I’ve finally read a post on another blog which uses the term the rich in a way that I believe to be accurate and the blog is, of all places, Firedoglake. Ian Welsh writes:
Most rich people get most of their money from investments – also known as unearned income.
That is exactly right but, unfortunately, Ian doesn’t continue his analysis to tell us how many households fit that description.
It isn’t the top quintile, the top 20% of households. That’s people making $97,000 or more and most people making $97,000 or thereabouts are professionals and managers who live off their salary or wages just like most people who earn half that much annually. There are even a few blue collar workers who make $97,000 a year.
It isn’t the top 1% of households. That’s people making $315,000 or more. Many doctors of medicine, some lawyers, and even some government workers make this amount. For example, the Chicago Chief of Police makes about that much. According to Chicago Magaqzine, the CEO of WTTW, the Chicago Public Television station makes that much, as does the president of the Art Institute of Chicago and Michelle Obama, in her job as Vice president for community and external affairs, University of Chicago Hospitals.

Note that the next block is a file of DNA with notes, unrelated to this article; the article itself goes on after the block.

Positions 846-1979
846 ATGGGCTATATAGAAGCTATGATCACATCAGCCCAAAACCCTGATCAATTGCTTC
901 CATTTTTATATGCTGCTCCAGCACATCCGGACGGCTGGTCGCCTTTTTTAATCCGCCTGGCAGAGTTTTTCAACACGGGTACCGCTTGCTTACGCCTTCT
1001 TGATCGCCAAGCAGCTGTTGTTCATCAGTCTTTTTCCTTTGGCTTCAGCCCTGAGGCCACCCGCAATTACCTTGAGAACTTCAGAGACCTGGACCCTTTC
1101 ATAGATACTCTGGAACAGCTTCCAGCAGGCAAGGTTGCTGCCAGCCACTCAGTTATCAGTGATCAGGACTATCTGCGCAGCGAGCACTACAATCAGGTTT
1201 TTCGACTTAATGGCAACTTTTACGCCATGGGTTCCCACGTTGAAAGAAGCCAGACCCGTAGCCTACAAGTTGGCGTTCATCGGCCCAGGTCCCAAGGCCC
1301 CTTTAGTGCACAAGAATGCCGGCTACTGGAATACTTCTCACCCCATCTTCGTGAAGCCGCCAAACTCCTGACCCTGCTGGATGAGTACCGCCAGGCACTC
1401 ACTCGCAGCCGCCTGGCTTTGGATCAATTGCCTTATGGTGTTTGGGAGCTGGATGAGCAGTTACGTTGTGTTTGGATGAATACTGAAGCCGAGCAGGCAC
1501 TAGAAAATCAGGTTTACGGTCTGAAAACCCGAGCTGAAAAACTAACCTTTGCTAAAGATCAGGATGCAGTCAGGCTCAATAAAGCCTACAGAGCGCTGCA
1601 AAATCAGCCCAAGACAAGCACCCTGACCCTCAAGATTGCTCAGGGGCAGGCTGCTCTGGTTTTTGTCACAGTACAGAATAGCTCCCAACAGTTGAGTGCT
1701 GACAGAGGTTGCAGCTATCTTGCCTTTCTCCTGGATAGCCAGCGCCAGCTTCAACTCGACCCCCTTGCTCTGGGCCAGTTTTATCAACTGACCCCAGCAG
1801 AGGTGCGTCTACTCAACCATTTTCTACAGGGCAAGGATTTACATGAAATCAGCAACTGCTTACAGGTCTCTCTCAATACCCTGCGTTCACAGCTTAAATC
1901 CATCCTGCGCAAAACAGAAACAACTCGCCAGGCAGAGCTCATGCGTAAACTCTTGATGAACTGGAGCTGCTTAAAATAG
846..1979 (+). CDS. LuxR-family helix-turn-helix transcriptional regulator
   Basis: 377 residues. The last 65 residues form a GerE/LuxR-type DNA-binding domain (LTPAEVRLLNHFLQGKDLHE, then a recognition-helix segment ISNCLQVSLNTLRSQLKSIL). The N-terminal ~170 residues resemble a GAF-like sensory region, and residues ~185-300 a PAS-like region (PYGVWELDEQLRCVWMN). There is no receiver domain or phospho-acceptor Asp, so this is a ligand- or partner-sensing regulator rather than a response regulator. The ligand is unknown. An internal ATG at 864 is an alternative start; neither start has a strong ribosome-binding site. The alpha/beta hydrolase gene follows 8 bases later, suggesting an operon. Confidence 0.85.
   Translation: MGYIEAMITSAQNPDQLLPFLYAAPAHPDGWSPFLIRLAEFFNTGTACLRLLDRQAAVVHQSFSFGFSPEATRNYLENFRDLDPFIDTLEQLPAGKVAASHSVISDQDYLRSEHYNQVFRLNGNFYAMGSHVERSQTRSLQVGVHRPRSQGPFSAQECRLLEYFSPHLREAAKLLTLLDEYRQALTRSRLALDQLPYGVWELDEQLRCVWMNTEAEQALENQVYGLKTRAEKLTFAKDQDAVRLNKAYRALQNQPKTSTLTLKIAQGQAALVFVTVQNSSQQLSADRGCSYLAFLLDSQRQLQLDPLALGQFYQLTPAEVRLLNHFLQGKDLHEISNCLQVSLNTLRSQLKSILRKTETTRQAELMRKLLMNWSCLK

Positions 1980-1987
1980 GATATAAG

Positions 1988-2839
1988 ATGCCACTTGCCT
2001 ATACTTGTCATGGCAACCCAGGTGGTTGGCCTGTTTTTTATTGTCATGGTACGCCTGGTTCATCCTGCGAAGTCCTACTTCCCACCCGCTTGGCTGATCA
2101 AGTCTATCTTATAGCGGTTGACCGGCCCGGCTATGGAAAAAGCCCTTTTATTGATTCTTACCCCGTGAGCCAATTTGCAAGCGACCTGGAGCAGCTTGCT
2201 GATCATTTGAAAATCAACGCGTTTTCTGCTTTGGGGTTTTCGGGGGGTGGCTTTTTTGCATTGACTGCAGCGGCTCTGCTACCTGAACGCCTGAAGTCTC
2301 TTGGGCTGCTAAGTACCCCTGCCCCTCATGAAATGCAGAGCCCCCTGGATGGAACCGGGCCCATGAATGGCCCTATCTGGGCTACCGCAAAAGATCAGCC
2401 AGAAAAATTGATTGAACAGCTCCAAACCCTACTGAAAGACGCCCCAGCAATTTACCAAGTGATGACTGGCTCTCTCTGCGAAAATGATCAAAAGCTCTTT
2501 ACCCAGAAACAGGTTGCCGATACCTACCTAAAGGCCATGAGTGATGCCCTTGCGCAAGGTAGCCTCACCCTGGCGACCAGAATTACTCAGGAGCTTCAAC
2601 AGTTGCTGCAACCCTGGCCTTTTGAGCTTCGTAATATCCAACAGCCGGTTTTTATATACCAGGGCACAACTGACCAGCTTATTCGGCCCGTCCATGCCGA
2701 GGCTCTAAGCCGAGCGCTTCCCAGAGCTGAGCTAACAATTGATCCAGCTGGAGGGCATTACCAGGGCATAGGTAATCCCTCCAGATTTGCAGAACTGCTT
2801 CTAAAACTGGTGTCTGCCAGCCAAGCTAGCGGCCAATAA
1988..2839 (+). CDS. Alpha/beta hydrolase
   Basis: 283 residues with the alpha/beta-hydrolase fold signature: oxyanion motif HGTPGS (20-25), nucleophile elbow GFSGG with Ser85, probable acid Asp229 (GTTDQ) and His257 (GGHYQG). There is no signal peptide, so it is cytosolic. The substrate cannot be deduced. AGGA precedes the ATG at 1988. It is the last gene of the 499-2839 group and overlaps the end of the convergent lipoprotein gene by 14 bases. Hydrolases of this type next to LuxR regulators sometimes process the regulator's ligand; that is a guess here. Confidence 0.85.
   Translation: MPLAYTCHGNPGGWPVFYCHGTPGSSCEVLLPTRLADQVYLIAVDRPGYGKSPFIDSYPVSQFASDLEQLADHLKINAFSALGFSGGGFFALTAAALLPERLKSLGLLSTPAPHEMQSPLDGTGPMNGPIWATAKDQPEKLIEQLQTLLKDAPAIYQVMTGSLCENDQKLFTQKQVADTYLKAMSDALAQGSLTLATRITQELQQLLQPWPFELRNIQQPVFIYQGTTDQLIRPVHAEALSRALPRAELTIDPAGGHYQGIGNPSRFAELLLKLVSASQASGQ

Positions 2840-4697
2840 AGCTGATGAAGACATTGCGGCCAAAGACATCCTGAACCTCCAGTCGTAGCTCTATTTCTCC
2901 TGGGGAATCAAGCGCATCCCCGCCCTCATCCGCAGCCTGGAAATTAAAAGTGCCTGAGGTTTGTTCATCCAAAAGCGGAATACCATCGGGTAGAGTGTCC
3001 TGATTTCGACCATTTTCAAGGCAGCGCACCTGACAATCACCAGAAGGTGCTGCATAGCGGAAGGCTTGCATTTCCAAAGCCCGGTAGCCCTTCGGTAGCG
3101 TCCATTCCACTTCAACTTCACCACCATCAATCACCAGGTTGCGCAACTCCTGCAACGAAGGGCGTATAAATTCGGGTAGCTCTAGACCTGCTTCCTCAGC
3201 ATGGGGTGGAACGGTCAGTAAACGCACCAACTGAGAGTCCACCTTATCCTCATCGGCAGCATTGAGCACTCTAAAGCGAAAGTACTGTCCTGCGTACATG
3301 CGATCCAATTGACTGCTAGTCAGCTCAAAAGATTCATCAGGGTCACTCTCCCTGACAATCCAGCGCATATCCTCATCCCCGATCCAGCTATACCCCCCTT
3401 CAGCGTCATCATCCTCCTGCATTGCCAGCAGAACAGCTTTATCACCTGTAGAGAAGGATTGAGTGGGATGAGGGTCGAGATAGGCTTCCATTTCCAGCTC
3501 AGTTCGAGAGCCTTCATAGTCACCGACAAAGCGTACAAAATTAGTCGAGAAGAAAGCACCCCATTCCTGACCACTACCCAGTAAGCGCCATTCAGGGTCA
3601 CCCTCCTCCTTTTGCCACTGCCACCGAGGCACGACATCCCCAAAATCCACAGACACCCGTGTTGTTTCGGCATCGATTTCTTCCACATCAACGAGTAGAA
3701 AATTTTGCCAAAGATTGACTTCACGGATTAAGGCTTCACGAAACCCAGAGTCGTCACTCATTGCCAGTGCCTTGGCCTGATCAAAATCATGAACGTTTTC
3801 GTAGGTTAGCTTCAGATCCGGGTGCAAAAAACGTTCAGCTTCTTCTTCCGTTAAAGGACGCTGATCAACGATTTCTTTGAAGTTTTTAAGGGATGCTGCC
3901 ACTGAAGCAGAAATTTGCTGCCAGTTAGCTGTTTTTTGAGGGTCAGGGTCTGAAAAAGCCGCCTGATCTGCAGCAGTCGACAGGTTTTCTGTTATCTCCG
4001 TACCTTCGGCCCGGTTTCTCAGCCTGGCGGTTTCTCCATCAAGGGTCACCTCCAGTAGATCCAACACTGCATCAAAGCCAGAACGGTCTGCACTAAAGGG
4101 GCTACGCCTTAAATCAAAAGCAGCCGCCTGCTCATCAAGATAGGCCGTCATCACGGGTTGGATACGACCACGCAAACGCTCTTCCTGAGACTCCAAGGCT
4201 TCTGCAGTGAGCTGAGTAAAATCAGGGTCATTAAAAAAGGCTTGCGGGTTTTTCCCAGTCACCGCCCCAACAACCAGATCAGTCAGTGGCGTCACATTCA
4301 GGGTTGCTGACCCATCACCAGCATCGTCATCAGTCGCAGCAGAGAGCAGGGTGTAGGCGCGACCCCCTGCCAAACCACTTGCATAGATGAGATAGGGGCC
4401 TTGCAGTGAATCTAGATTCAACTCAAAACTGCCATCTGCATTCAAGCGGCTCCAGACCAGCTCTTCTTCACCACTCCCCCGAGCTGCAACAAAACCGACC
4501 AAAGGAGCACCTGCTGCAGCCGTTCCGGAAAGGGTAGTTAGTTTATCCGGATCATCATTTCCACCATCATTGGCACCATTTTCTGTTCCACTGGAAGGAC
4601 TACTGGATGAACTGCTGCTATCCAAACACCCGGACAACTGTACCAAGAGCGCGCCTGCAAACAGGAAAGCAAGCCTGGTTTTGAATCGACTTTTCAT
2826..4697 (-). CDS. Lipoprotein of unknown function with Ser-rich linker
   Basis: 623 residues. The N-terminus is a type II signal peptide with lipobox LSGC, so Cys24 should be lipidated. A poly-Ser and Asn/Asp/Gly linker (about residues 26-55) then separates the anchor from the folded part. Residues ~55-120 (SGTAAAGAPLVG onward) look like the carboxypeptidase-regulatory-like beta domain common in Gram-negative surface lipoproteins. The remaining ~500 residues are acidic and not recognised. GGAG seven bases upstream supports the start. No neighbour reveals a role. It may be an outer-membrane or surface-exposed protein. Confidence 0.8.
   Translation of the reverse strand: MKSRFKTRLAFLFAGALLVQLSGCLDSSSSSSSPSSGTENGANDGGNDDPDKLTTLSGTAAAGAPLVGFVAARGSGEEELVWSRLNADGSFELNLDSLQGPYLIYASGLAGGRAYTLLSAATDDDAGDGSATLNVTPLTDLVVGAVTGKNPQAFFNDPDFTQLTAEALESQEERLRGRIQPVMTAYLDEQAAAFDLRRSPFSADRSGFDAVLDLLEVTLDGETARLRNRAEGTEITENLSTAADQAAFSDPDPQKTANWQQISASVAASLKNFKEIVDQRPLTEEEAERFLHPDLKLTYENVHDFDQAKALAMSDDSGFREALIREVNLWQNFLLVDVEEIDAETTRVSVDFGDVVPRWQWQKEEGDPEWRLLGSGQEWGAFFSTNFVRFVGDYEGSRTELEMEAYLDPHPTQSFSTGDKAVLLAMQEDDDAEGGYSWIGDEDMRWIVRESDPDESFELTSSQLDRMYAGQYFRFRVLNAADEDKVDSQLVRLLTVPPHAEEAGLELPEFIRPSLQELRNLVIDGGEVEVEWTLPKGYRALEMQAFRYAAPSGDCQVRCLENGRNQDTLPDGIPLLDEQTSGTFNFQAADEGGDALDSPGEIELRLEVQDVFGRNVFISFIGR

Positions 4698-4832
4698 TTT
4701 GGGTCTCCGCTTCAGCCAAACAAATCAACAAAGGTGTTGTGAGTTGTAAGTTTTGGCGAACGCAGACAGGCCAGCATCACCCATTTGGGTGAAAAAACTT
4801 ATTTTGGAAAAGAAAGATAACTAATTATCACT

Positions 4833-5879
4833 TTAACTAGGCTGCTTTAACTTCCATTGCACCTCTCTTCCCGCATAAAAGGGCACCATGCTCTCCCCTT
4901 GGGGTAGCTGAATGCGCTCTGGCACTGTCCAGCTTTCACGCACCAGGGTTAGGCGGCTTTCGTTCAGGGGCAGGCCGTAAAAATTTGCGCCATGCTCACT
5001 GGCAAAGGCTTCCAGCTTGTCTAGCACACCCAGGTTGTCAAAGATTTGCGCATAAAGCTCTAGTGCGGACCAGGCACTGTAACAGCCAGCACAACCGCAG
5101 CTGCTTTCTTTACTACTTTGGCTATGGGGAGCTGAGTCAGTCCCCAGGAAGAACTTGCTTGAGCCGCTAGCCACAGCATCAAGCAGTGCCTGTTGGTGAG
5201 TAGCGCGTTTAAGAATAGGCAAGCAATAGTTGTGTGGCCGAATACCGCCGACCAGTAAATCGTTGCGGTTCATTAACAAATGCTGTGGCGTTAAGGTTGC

To be in that rarified zone you’ve got to be in the top .1% of income earners, somebody like a professional athlete or a top executive in a Fortune 500 company, and there are about 150,000 of them all told. Many income earners in this group are Wall Street professional, yes, the same people who earned billions in commissions by packaging and selling subprime mortgages. And people in that income bracket are doing very, very well, indeed, doing better all the time.
One of these days I’ll write that post explaining how specific government policies and practices put in place over the last 50 years or so and technological advances have worked synergistically to make this so.
Note that I’m not disagreeing with Ian on this: I don’t think we should be making policies that primarily benefit people in that income bracket but I think that we need to be very careful if we readjust our policies so that our targets aren’t the vast majority of Americans who are making much,much less.
One final word of caution: The rich, by my judgment, are those who are in the top 1% of income earners and who derive the preponderance of their incomes through unearned income. We certainly wouldn’t want to characterize somebody who made, say, less than $35,000 a year, his or her entire income, from unearned income as rich. It’s both how much you make and how you make it. I haven’t been able to nail down the exact number of people who fit this description but I suspect it’s very, very few.